11. Wes R

    Wes R Legendary Member

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    That would have been an interesting take on the film. On a side note in the BTTF game it seems like George knows about Marty time traveling because he never asks why there is a modified Delorean sitting outside Doc's or anything. I know Bob Gale was a consultant so I wonder if they worked part of the unused script into the game story.
     
  12. ShadowX81

    ShadowX81 Well-Known Member

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    Ive read the original draft for part 2. The one where they go back to the 1960s instead of back to the 50s. George is barely in it at all. He is on a buisness trip and shows up at the end to give a speech. It wasn't a very good script.

    As for the ending of the movie. I never really took it as "Marty has money now, so everything is great". I just saw it as George's new found confidance making him more successful in buisness, and therfore thier house is decorated better and he pushes his kids to achieve more. Sure Marty suddenly having a truck might take it a beat too far, but overall the concept goes beyond the shallow.

    According to the commentary, the reason people were so mad at Crispin was because he had wierd ideas for the character and got angry when the director shot them down. For example, in the ending scene that Crispin talks about, he felt the character should have been a muscled up gym rat in a pink tank top. You can even see him in one take still looking upset from the arguement.
     
  13. Michael Bergeron

    Michael Bergeron Legendary Member RPF PREMIUM MEMBER

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    I always saw it as the rewards of believing in yourself. George found confidence and that is what led him to higher prosperity. Financial status is not the root of all evil and is a visible way to show the transformation in George's character.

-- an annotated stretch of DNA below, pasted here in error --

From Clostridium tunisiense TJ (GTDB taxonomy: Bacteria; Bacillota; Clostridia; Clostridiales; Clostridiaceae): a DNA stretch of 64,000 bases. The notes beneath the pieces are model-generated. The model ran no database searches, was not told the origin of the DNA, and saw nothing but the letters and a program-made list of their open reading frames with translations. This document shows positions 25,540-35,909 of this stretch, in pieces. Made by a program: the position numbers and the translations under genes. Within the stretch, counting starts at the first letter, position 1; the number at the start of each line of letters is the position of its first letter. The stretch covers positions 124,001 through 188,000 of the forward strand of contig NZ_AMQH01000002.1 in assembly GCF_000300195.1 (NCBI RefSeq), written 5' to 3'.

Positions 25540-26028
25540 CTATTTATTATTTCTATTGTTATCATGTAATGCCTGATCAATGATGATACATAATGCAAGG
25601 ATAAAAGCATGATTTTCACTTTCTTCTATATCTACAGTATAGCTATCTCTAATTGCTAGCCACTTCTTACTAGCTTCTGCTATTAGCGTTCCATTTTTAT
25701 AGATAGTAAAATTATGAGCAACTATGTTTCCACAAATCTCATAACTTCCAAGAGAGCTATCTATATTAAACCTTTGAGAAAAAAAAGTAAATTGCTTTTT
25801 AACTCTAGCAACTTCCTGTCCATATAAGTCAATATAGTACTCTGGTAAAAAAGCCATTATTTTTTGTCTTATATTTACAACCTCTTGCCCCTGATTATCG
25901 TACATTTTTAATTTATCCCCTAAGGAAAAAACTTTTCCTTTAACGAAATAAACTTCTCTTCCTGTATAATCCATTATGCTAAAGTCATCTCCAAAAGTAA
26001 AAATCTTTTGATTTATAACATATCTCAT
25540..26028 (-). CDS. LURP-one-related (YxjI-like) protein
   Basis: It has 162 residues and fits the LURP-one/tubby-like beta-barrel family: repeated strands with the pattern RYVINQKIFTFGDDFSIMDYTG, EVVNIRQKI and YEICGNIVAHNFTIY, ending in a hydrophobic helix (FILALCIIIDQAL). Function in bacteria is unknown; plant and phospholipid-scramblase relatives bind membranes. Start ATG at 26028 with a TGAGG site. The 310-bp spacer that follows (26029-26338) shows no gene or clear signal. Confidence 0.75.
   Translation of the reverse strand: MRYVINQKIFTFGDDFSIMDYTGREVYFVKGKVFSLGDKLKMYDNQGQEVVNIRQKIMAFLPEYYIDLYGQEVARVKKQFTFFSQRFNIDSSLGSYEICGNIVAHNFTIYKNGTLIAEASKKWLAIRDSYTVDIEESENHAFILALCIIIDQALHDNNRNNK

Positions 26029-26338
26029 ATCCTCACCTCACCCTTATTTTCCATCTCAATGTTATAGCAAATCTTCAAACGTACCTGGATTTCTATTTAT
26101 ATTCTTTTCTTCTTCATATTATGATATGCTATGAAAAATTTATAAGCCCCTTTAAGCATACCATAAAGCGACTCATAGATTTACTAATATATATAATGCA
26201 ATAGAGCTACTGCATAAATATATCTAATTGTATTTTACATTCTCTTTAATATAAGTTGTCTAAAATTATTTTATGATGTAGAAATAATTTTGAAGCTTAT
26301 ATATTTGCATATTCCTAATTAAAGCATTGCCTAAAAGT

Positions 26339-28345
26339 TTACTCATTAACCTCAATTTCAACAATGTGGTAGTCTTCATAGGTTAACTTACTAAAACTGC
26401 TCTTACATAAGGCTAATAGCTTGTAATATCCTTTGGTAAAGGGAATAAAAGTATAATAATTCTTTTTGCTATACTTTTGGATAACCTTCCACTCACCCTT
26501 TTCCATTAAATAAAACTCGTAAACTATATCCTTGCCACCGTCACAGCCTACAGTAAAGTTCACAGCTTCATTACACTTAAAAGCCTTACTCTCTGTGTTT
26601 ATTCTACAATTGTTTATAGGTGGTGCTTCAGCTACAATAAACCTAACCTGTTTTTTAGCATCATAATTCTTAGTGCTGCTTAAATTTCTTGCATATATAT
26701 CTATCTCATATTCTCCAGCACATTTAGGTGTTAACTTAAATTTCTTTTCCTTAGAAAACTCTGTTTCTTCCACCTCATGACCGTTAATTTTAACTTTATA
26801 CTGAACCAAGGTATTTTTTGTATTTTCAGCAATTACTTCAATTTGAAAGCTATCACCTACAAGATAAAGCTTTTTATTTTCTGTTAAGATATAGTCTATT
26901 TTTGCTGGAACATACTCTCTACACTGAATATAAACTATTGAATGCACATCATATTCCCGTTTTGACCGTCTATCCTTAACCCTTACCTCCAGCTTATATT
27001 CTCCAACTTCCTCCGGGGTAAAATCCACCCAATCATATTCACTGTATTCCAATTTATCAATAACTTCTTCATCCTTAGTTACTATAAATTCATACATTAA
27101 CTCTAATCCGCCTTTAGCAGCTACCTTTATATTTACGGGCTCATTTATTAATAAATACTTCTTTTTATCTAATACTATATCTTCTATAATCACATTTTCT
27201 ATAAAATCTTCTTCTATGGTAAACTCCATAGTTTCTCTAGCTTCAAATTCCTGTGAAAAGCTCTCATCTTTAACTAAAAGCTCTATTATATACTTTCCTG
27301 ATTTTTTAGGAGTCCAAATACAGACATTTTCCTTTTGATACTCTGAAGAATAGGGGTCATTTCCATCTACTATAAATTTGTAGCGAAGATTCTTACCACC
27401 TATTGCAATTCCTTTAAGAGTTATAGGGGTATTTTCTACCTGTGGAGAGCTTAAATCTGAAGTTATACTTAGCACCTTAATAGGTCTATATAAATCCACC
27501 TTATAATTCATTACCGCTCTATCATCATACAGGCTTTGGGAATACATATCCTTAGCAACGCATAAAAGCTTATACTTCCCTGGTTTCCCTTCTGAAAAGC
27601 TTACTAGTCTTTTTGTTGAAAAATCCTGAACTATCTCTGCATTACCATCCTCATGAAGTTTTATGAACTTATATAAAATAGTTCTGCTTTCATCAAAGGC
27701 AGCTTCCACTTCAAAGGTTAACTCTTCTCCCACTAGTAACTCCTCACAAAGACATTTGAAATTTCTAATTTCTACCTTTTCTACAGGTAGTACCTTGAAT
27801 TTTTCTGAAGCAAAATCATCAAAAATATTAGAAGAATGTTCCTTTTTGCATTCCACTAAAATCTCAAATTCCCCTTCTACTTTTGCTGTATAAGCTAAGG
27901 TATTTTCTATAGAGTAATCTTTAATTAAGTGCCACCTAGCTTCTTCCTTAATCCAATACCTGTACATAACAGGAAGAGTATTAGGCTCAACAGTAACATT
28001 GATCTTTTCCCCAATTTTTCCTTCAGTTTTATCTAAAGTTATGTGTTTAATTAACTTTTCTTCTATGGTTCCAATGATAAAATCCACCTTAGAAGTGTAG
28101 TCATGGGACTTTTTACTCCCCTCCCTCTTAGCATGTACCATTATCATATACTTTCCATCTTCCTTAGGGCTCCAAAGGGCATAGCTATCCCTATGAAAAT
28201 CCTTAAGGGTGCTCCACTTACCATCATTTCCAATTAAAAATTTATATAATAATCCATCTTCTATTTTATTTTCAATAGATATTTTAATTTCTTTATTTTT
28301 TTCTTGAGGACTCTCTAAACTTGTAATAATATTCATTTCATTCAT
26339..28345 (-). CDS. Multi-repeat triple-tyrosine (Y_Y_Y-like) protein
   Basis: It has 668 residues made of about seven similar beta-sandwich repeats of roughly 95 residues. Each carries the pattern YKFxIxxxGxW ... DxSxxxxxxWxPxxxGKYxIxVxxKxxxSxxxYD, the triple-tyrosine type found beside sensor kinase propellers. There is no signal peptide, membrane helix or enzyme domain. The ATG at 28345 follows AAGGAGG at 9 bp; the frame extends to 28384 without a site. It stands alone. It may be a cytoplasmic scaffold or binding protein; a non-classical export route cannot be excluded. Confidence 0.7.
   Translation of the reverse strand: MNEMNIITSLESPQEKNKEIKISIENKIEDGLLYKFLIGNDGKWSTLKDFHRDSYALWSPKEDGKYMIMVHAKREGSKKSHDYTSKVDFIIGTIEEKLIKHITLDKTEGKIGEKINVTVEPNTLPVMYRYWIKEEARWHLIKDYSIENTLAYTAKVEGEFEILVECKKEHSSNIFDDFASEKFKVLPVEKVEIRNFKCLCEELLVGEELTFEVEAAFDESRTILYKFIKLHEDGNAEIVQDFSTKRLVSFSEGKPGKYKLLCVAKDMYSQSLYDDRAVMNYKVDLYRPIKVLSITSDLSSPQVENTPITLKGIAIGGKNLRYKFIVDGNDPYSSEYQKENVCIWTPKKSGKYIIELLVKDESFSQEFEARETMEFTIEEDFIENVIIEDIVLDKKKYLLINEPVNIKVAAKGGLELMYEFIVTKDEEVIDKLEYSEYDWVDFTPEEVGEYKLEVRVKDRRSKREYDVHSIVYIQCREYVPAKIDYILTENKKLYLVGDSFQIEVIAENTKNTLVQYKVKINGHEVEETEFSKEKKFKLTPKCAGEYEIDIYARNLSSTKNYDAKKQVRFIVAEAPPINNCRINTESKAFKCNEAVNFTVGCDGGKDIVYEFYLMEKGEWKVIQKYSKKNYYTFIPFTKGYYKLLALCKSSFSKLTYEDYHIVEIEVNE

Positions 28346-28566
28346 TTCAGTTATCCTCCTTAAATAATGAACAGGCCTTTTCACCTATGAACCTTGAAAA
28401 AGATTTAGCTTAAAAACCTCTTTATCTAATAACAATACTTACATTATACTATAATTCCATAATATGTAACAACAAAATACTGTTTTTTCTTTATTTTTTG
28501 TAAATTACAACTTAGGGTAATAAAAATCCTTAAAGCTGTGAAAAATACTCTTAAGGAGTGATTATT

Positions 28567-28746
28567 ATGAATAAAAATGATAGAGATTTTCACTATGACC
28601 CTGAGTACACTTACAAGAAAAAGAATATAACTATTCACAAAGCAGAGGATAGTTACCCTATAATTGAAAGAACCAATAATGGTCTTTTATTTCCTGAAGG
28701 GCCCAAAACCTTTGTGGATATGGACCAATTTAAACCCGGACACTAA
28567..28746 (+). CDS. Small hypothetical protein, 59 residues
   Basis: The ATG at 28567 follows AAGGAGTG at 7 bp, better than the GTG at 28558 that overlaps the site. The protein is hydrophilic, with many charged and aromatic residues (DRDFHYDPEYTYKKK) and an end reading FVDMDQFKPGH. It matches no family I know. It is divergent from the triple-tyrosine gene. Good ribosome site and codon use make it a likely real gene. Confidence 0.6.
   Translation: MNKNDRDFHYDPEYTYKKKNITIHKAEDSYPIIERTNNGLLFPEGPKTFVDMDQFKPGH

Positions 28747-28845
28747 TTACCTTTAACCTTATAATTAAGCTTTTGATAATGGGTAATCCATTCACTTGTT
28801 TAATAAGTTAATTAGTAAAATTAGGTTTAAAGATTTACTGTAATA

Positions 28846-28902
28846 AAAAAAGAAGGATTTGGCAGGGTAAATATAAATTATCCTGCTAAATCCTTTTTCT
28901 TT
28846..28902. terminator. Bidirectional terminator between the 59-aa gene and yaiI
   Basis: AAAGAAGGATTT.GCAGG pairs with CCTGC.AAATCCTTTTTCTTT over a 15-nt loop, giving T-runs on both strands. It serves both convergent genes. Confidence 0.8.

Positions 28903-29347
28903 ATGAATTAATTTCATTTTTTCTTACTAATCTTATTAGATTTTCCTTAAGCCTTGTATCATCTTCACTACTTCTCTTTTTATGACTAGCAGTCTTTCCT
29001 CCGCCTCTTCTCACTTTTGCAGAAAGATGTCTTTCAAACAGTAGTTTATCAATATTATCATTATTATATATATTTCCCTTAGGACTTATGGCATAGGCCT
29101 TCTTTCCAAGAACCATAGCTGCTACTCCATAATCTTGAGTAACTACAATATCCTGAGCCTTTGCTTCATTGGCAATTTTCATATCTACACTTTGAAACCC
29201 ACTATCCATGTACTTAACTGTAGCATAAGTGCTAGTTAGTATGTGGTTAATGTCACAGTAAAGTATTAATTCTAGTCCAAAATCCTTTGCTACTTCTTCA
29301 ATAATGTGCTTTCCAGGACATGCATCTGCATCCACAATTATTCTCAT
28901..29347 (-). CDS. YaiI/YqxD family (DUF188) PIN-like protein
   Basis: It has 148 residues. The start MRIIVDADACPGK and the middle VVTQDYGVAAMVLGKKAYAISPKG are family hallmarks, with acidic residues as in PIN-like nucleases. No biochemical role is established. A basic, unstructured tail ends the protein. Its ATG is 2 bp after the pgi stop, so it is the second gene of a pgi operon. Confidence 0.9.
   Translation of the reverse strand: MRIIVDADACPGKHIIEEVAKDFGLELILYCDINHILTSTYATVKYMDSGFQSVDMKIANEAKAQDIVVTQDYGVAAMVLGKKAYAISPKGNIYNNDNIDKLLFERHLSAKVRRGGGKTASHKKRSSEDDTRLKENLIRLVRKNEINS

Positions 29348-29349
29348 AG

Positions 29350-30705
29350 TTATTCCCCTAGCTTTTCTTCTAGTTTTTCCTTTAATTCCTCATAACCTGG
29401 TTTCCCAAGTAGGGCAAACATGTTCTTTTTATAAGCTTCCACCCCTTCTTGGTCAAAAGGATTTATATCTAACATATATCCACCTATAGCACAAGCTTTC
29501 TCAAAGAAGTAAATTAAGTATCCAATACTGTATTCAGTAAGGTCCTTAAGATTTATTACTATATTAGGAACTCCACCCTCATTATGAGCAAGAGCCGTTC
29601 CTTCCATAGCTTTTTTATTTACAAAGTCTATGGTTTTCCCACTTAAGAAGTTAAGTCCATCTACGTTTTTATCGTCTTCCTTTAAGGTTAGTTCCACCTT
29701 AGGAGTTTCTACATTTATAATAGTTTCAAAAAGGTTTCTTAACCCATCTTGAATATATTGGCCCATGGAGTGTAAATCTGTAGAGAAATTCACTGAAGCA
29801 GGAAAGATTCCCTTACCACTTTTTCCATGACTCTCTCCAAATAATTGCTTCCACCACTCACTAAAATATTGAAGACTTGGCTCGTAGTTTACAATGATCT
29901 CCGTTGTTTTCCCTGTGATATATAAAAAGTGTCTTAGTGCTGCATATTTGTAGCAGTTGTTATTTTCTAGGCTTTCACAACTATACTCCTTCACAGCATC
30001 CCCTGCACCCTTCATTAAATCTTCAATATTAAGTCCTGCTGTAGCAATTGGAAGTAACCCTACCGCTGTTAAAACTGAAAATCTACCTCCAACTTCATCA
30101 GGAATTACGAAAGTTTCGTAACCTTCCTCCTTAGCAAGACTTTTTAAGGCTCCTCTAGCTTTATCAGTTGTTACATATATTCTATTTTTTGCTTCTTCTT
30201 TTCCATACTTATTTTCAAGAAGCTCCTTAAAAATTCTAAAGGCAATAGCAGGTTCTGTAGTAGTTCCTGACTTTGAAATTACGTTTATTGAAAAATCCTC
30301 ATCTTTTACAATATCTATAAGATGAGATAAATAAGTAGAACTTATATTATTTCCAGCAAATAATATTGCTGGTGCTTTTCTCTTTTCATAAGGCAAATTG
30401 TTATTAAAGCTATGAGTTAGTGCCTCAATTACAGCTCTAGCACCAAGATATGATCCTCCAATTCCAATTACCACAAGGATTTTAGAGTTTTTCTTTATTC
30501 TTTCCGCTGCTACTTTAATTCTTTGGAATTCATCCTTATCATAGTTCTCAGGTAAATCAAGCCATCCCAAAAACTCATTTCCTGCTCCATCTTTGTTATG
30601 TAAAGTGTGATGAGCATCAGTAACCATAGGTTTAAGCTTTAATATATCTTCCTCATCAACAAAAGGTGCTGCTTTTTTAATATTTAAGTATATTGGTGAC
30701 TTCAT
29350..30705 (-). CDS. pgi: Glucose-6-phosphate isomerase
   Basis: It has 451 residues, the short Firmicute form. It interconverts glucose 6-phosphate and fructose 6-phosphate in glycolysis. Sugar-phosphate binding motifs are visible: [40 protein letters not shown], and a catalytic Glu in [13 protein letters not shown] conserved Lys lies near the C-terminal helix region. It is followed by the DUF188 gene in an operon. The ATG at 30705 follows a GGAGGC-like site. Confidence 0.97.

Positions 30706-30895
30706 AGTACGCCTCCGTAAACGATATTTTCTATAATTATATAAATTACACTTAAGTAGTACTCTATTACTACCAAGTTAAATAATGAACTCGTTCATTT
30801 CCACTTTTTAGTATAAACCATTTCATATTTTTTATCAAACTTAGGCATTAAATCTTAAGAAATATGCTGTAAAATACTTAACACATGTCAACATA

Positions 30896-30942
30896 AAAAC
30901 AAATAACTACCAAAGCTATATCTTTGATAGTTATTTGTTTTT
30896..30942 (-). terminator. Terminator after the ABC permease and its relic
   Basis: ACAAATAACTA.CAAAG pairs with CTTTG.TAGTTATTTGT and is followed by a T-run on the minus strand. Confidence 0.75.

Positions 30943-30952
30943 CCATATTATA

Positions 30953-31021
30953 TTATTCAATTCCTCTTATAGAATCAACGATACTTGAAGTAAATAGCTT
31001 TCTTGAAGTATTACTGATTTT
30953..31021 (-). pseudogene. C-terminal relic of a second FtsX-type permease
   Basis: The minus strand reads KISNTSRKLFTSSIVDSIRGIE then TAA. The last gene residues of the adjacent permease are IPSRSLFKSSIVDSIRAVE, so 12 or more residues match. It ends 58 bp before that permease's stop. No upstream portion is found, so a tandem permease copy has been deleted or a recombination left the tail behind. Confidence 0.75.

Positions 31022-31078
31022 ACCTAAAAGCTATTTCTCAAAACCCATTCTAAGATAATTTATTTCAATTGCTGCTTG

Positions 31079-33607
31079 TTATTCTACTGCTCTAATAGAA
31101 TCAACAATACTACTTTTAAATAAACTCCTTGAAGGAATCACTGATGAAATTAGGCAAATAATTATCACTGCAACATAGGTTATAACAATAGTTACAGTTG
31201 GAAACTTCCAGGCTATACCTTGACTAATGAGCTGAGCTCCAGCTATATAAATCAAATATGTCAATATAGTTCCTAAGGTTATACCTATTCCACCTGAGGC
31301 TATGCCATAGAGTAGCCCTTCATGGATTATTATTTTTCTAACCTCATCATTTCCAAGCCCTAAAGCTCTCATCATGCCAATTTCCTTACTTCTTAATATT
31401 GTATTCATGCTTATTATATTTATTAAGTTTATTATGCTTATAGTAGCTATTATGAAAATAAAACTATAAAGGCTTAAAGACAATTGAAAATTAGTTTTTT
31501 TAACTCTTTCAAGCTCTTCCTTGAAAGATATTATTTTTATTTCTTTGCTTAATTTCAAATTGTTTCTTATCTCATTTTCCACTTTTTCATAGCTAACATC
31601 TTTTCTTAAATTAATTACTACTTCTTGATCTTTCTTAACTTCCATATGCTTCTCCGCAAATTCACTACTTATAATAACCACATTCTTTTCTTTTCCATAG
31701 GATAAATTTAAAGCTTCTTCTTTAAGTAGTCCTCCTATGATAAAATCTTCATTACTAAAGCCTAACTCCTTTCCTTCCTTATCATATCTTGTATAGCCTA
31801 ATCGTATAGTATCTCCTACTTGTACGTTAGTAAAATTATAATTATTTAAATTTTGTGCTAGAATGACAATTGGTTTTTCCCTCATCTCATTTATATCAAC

14. Jet Beetle

    Jet Beetle Sr Member Gone but not forgotten.

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    They mention that script in the Blu Rays as well - but I thought Bob said it only went as far as an outline - not a completed script. I could be wrong.

    You have to remember scripts can sometimes go into 10 to 20 to 30 drafts before they are greened - and even then they are changed. George's character taking the Delorean (if true) could have been changed to Biff and you're still talking about the same script - just a different draft.
     
  15. KnightAsylum

    KnightAsylum Sr Member

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    I did as well. From Georges confidence to Marty's fear of looking afraid in the eyes of others, it is about learning what is holding you back in life, not about money:thumbsup

    Anyone here who is suffering from the financial success that is such a bad goal these days with class envy at it's peak, feel free to send me your money, I will be happy to sacrifice myself so you can stay pure.:rolleyes
     
  16. benhs1898

    benhs1898 Sr Member RPF PREMIUM MEMBER

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    That is a good point, though I can still see where Glover is coming from. Seeing him live, I got to hear the long version of the story and it sounds like, overall, his reaction to the story was a reaction to his treatment on set.

    I think the most valid part of his argument is that he is consistent. Though he works on bit parts for hollywood movies, he turns that money into funding for his own films. His films follow the the idea of breaking from hollywood norms of theme and censorship.

    He was very nice in person as well. They had a one on one meet and greet at the end where he signed books, took pictures, and chatted with us.

    Here he is, half way into talking about future plans and answering a question I asked him.

    [​IMG]
     
  17. Michael Bergeron

    Michael Bergeron Legendary Member RPF PREMIUM MEMBER

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    He certainly is consistent, have to respect him for that. :thumbsup
     
  18. Kerr Avon

    Kerr Avon Master Member